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DUCKS in a Row: Aligning open linguistic data through crowdsourcing to build a broad multilingual lexicon
|Title:||DUCKS in a Row: Aligning open linguistic data through crowdsourcing to build a broad multilingual lexicon|
Mansour Lakouraj, Sina
|Issue Date:||05 Mar 2017|
|Description:||This paper introduces DUCKS, Data Unified Conceptual Knowledge Sets, as a tool for aligning lexical data across any number of languages. A starting point in producing a multilingual dictionary is to merge bilingual datasets through the overlapping words in a common pivot language. An essential problem in maintaining accuracy across languages is determining the matching senses of a polysemous pivot term, e.g. a term in Language-A meaning “spicy” might well be paired to a term in Language-C meaning “sweltering” because they are both connected to English “hot”. DUCKS addresses this problem through a game-like interface that invites experts and interested members of the public to participate in the sense disambiguation of linguistic datasets. DUCKS starts with the 100,000 concepts defined in the Princeton WordNet, for 200,000 English lemmas, and English will be expanded through a version of the game that matches senses from Wiktionary. In the basic case, we start with a dataset between Language-A and English. When a user selects a term in Language-A, we show all the contextual information about that item in a graphic block on the left of their screen, and all the senses of the designated English term on the right. The user slides the block to the definition that best matches the meaning in Language-A. If two or more English senses apply, duplicate bricks are available. The user may also select “no definition applies” when relevant. If English is absent from the dataset, the user must first type an equivalent term in English or another language that has already been aligned. We then fetch the possible senses, and play proceeds as above. A match is considered valid when a threshold number of players has made the same selection. DUCKS does not address semantic drift, which is resolved in other games the project has developed. In addition to integrating Language-A with all other languages in the system that share similar concepts for accurate multilingual exchange, concepts without English equivalents can be discovered that may be unique to that language. Data has been aligned among several dozen languages to date, beginning with languages with open data previously linked to WordNet. A large challenge now is that many existing datasets for less-resourced languages are closed data; it is hoped that DUCKS will inspire their proprietors toward joining the multilingual lexicon.|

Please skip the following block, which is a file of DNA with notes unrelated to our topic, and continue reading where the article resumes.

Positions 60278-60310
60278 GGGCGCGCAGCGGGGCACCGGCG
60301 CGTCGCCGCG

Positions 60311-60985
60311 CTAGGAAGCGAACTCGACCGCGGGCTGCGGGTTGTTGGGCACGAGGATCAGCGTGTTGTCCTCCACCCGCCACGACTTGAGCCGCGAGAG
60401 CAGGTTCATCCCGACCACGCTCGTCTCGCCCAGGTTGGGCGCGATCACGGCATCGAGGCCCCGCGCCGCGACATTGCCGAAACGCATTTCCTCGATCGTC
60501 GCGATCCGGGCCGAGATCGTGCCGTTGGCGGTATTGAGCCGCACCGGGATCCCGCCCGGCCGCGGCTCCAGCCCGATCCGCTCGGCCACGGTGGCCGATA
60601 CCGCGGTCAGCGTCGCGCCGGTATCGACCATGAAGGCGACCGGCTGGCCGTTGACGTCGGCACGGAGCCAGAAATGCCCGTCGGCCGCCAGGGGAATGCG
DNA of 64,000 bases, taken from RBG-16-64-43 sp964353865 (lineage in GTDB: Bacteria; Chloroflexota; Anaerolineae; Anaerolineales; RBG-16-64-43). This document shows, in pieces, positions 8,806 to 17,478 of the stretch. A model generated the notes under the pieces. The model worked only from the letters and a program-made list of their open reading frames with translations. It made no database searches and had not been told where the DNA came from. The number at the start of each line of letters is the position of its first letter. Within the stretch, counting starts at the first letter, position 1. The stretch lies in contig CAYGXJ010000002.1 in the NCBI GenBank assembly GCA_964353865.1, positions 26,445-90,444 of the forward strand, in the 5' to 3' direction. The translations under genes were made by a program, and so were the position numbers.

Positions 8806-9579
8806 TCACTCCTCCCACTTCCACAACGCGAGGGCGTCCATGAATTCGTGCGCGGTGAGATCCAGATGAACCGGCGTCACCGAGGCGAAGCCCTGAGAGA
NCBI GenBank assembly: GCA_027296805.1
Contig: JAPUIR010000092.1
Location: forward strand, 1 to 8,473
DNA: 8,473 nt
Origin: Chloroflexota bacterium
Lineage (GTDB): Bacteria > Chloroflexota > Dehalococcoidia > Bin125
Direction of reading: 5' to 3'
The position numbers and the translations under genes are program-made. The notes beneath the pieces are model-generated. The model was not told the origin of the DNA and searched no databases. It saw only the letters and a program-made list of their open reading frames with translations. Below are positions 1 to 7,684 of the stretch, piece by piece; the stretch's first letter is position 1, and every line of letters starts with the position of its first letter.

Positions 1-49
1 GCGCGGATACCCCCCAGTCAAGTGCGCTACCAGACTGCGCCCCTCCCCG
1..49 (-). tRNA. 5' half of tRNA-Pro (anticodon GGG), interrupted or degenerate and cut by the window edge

|Appears in Collections:||5th International Conference on Language Documentation and Conservation (ICLDC)|
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